Davis, BA. “Sporotrichosis”. Dermatol Clin. vol. 14. 1996. pp. 69-76. (The author at the University of Pittsburgh School of Medicine, Pennsylvania, reviews the clinical and diagnostic features of sporotrichosis. Sporothrix schenckii is a ubiquitous fungus found in decaying agricultural matter. The most common clinical infection is characterized by cutaneous and subcutaneous lesions with lymphatic spread. Systemic disease may involve bone, muscle, lungs, and the central nervous system. Diagnosis is based on both clinical presentation and laboratory studies.)
Kauffman, C, Bustamante, B, Chapman, S, Pappas, P. “Clinical practice guidelines for the management of sporotrichosis: 2007 update by the Infectious Disease Society of America”. Infec Dis Clin. vol. 45. 2007. pp. 1255-65. (A panel of experts from the University of Michigan Medical School, University of Mississippi Medical Center, University of Alabama at Birmingham, and Universidad Peruana Cayetano Heredia recommend management guidelines for patients with sporotrichosis. The panel addressed important clinical questions regarding optimal treatment options, including dose, rate of response, and duration of treatment. Management principles were addressed for lymphocutaneous and cutaneous, osteoarticular, pulmonary, meningeal, and disseminated sporotrichosis in adults, children, and pregnant women. The authors also review the quality of evidence from case series and nonrandomized controlled trials.)
Limper, H, Knox, KS, Sarosi, GA, Ampel, NM, Bennett, JE, Catanzaro, A. “An official American Thoracic Society statement: treatment of fungal infections in adult pulmonary and critical care patients”. Am J of Resp and Critic Care Med. vol. 183. 2011. pp. 96(The American Thoracic Society updated the clinical guidelines for treating various pulmonary fungal infections, including sporotrichosis. The authors recommended itraconazole and amphotericin B as treatment options for pulmonary sporotrichosis. For mild to moderately severe disease, itraconazole was the suggested therapy, while amphotericin B followed by itraconazole therapy was suggested for severe disease.)
Silva, MR, Vasconcelos, C, Carneiro, S, Cestari, T. “Sporotrichosis”. Clinic in Derm. vol. 25. 2007. pp. 181-7. (The authors from the Federal University of Rio de Janeiro, Brazil, review the pathogenesis, etiology, epidemiology, clinical manifestations, diagnosis, and treatment guidelines for sporotrichosis. The authors suggest that itraconazole is the drug of choice for treating localized disease, while amphotericin B is the drug of choice for disseminated infection.)
Reed, KD, Moore, FM, Geiger, GE, Stemper, ME. “Zoonotic transmission of sporotrichosis: case report and review”. Clin Infect Dis. vol. 16. 1993. pp. 384-7. (The authors from the microbiology section, Marshfield Laboratories, Wisconsin, report a case of sporotrichosis in a veterinarian who acquired infection from a cat. A literature review on zoonotic transmission of sporotrichosis identified cats as the major source of zoonotic spread. Preventive measures were also addressed.)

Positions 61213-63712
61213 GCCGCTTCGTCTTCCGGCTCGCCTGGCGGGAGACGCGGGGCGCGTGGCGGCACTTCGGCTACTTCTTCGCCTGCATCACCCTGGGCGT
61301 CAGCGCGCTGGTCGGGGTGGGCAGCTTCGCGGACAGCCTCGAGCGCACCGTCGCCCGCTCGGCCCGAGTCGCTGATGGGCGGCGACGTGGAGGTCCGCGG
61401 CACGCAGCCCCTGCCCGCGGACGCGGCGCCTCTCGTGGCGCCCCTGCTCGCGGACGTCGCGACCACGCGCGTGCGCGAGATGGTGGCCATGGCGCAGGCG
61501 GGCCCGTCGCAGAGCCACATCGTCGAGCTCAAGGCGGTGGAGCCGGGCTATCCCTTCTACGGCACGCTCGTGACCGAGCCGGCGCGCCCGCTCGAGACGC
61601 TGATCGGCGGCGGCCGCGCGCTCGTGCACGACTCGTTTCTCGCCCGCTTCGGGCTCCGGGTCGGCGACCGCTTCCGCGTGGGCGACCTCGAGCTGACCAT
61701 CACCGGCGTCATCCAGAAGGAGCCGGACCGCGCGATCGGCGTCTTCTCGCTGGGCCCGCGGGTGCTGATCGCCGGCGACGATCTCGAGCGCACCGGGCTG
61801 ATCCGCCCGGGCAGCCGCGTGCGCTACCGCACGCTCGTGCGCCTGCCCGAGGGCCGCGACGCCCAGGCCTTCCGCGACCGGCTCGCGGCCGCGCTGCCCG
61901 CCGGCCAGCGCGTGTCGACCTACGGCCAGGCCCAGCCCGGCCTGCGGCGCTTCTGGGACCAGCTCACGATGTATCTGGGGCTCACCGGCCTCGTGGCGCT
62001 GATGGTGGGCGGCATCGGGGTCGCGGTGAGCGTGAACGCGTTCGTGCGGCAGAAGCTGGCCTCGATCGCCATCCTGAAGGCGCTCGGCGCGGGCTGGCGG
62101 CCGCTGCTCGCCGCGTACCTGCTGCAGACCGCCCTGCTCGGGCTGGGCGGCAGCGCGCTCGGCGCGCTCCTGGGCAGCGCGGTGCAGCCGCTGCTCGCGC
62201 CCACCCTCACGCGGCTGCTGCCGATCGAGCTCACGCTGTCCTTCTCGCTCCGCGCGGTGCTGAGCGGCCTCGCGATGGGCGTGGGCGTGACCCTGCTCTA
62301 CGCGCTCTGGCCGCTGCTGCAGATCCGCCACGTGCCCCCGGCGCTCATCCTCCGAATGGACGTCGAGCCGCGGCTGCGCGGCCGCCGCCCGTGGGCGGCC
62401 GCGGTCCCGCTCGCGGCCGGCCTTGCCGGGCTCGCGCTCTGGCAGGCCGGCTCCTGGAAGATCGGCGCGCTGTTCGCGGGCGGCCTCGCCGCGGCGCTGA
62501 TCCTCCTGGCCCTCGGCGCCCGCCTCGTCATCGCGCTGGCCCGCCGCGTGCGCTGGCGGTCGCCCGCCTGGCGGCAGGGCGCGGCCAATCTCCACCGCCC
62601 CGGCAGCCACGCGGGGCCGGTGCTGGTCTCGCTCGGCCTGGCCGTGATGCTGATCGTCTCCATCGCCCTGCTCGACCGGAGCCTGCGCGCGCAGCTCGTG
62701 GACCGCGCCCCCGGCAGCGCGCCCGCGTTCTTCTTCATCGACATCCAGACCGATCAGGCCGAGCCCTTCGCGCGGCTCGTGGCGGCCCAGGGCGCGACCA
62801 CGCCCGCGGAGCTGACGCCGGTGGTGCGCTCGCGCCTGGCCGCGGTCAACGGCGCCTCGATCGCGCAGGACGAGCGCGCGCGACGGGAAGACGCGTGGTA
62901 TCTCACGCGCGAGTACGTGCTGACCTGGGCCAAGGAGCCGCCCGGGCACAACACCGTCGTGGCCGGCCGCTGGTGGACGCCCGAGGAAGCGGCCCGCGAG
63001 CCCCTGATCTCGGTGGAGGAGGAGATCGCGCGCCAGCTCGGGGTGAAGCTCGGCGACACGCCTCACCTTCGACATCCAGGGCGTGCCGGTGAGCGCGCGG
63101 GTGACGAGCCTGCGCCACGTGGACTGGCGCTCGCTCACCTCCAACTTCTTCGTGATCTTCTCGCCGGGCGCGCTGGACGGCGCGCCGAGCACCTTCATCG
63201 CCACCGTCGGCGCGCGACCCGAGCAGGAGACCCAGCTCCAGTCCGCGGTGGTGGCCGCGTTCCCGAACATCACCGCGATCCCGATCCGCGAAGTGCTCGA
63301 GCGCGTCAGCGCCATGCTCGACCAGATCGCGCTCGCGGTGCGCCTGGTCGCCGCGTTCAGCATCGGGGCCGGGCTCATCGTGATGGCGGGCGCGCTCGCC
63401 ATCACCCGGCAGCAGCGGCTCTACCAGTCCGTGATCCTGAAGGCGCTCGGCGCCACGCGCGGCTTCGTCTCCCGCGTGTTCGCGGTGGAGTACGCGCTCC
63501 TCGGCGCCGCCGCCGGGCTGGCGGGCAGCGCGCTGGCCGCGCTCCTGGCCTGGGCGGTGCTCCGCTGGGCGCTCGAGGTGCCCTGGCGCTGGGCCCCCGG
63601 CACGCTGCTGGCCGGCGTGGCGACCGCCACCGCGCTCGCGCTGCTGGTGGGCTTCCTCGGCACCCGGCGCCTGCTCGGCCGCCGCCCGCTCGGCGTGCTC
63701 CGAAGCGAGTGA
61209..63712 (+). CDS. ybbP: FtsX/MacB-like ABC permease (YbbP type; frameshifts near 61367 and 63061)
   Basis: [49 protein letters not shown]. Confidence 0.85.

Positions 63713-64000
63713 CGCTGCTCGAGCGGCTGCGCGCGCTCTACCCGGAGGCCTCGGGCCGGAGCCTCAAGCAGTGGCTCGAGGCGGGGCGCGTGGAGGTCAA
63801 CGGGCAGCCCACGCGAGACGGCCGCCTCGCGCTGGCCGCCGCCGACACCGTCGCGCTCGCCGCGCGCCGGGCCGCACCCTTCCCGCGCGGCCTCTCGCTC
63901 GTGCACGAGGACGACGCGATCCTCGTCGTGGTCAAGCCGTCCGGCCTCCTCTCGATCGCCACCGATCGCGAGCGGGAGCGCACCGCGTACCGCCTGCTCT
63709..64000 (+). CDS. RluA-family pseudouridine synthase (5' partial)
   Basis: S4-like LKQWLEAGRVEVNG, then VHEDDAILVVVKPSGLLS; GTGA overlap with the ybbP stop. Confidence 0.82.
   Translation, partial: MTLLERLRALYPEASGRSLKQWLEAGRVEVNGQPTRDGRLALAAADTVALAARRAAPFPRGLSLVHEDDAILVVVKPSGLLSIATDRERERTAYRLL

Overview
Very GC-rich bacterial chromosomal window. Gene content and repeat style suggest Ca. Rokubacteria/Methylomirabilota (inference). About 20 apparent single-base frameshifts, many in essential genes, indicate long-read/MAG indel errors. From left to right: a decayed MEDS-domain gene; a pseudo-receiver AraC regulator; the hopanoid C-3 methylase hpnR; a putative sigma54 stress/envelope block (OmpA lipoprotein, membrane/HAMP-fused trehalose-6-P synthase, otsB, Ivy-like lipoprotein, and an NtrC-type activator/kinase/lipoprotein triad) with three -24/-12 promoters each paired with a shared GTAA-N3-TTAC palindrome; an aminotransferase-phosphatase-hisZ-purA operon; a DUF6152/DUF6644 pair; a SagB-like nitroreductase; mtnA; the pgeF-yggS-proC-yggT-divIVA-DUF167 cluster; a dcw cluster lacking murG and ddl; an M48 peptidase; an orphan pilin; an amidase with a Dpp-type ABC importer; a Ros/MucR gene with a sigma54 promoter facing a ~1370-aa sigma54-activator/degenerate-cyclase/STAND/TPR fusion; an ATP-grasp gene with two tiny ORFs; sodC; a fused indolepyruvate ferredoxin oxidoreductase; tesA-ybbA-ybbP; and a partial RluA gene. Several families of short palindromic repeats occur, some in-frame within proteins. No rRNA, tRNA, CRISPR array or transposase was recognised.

Schechtman, RC. “Sporotrichosis: part II”. Skinmed. vol. 8. 2010. pp. 275-80. (The authors from the Instituto de Dermatologia, Rio de Janeiro, Brazil, review the current diagnostic criteria and recommended treatment options for sporotrichosis. Sporotrichosis is caused by implantation of Sporothrix schenckii fungus, and diagnosis is based primarily on isolation of the fungus in culture. SSKI and itraconazole are regarded as primary treatments, while terbinafine is another therapeutic alternative. The authors also review studies on the epidemiology and antifungal susceptibility of Sporothrix strains through molecular diagnosis.)
Schubach, A, Barros, MB, Wanke, B. “Epidemic sporotrichosis”. Curr Opin Infect Dis. vol. 21. 2008. pp. 129-33. (The authors from the Instituto de Pesquisa Clinica Evandro Chagas, Rio de Janeiro, Brazil, review epidemic sporotrichosis in association with zoonotic transmission from cats. The clinical features of human and feline sporotrichosis were discussed, in addition to experiences in treating this epidemic form of disease.)
Tlougan, B, Podjasek, J, Patel, S, Nguyen, X, Hansen, R. “Neonatal sporotrichosis”. Pediatr Dermatol. vol. 26. 2009. pp. 563-5. (The authors from the departments of dermatology at New York University Langone Medical Center, Mayo Clinic, Northwestern University Feinberg School of Medicine, and Phoenix Children’s Hospital present a case of the youngest reported neonate with fixed cutaneous sporotrichosis. The authors also review the literature on pediatric sporotrichosis.)
Ware, AJ, Cockerell, CJ, Skiest, DJ, Kussman, HM. “Disseminated sporotrichosis with extensive cutaneous involvement in a patient with AIDS”. J Am Acad Dermatol. vol. 40. 1999. pp. 350-5. (The authors from the University of Texas Southwestern Medical Center describe a case report of disseminated sporotrichosis in a patient with AIDS. The authors reviewed the unusual clinical presentation of this form of infection, diagnostic studies, and treatment options.)